Breakthrough Study Finds Adults Mentored as Children in Big Brothers Big Sisters Are Better Educated and Wealthier Than Peers
"One of the most effective strategies for successful fundraising is to demonstrate the long-term value of our program," Vredenburgh said. "Foundations, individuals, corporations and public funders want to invest in programs proven to change lives and break cycles of poverty."
A little more than half of the alumni Littles who participated in the study grew up in single-parent homes (52%) and described their childhood financial situation as worse off than the average American household (51%). The Big Brothers Big Sisters alumni reported that having a "Big" in their lives positively influenced their self confidence, provided stability and changed their perspectives on life, taught them new things, influenced aspects of their education, pushing them to set higher goals and make better decisions.
Between March 3 and April 16, 2009, Harris Interactive conducted an online survey of 449 adults, 200 of whom participated in Big Brothers Big Sisters as "Littles" for at least one year during their childhood and 249 who never participated in the program. Alumni Littles were sampled from a combination of Harris Interactive's panel of respondents and Big Brothers Big Sisters lists. All 249 of the non-alumni were sampled from the Harris Interactive panel of online respondents. The non-alumni segment allows for a comparison between Big Brothers Big Sisters alumni and adults who had a similar profile as youth but who did not have a Big Brother or Big Sister as a youth. A full methodology is available.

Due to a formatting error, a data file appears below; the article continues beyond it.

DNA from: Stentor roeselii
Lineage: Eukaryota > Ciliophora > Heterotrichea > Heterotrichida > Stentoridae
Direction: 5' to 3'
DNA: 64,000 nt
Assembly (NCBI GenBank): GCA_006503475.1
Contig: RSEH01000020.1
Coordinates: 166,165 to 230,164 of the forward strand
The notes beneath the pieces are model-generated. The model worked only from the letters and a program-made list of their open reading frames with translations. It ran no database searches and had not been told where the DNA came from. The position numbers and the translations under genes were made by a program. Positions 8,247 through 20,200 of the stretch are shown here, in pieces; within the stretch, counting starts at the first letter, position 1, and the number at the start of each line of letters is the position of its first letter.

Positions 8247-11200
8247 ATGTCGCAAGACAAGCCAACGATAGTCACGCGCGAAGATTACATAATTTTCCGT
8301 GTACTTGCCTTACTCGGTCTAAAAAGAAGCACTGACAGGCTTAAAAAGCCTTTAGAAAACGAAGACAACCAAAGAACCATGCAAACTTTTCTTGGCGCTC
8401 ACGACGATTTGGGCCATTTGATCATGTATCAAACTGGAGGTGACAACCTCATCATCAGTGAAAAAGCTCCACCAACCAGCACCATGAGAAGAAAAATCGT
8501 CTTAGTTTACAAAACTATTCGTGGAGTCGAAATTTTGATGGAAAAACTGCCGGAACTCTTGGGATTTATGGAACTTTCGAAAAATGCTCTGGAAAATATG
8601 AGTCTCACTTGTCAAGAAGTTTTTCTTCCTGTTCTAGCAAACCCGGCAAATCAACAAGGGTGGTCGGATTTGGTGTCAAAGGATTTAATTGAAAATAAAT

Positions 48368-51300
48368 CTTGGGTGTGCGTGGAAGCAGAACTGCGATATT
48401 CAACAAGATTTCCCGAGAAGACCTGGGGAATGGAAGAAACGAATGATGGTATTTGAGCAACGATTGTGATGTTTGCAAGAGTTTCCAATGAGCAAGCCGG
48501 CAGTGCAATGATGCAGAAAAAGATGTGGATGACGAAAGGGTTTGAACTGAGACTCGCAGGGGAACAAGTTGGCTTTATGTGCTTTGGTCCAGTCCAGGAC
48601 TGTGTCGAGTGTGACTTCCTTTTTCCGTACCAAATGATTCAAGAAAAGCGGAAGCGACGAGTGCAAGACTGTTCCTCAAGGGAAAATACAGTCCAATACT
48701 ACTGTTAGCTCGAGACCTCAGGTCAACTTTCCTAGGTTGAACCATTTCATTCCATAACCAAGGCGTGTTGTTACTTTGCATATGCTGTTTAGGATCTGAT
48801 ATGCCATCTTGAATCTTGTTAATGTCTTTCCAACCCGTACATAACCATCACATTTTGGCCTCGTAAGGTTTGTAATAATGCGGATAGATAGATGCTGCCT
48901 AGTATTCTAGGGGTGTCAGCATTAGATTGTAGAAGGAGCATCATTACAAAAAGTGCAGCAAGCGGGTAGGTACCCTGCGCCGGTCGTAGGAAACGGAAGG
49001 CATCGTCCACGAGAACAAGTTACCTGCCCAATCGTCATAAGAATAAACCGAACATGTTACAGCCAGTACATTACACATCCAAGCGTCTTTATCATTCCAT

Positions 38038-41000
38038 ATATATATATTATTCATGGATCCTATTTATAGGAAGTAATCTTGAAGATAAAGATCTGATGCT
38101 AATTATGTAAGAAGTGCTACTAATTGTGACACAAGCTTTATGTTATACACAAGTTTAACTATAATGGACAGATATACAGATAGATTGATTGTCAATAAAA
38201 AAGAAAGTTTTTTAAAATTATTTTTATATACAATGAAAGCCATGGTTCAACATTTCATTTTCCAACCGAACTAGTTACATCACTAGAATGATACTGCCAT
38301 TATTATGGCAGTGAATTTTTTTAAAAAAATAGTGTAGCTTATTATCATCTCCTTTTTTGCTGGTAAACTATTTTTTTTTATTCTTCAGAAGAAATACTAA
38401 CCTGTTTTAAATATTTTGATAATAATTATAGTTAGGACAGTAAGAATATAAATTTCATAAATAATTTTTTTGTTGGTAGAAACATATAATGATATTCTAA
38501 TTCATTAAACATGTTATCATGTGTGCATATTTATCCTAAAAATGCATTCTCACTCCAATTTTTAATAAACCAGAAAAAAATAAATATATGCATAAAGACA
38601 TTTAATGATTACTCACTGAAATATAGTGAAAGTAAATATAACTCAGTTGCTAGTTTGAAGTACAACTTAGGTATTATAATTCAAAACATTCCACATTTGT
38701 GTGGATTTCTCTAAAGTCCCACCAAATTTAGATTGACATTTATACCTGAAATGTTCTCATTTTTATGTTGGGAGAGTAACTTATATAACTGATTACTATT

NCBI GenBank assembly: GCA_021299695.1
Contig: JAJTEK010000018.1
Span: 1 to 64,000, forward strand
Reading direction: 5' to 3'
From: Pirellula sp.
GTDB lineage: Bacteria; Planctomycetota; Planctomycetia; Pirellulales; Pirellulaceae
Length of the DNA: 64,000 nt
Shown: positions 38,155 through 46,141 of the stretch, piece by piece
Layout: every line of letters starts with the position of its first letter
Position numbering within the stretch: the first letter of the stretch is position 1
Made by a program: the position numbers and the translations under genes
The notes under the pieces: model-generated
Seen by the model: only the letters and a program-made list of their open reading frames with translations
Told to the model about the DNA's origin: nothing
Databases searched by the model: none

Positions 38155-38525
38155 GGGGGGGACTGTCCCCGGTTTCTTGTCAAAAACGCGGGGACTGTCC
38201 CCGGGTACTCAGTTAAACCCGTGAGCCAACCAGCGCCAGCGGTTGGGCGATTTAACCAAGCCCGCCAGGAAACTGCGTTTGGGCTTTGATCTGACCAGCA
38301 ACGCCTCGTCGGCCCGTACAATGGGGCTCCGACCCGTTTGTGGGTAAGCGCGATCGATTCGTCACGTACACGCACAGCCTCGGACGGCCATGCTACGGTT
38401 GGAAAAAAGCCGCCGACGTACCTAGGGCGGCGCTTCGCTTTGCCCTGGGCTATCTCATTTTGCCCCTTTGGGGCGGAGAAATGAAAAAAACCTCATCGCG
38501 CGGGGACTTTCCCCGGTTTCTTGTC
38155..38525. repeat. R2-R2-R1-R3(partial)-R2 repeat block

About Big Brothers Big Sisters
Big Brothers Big Sisters helps vulnerable children beat the odds. The organization depends on donations to help recruit volunteers and reach more children. Funding is used to conduct background checks on volunteers to ensure child safety and provide ongoing support for children, families and volunteers to build and sustain long-lasting relationships. Big Brothers Big Sisters is proven to improve children's odds for succeeding in school, behaving nonviolently, avoiding drugs and alcohol, and breaking negative cycles. Headquartered in Philadelphia and with nearly 400 agencies across the country, Big Brothers Big Sisters serves more than a quarter million children. Learn how you can change how children grow up in America by going to BigBrothersBigSisters.org.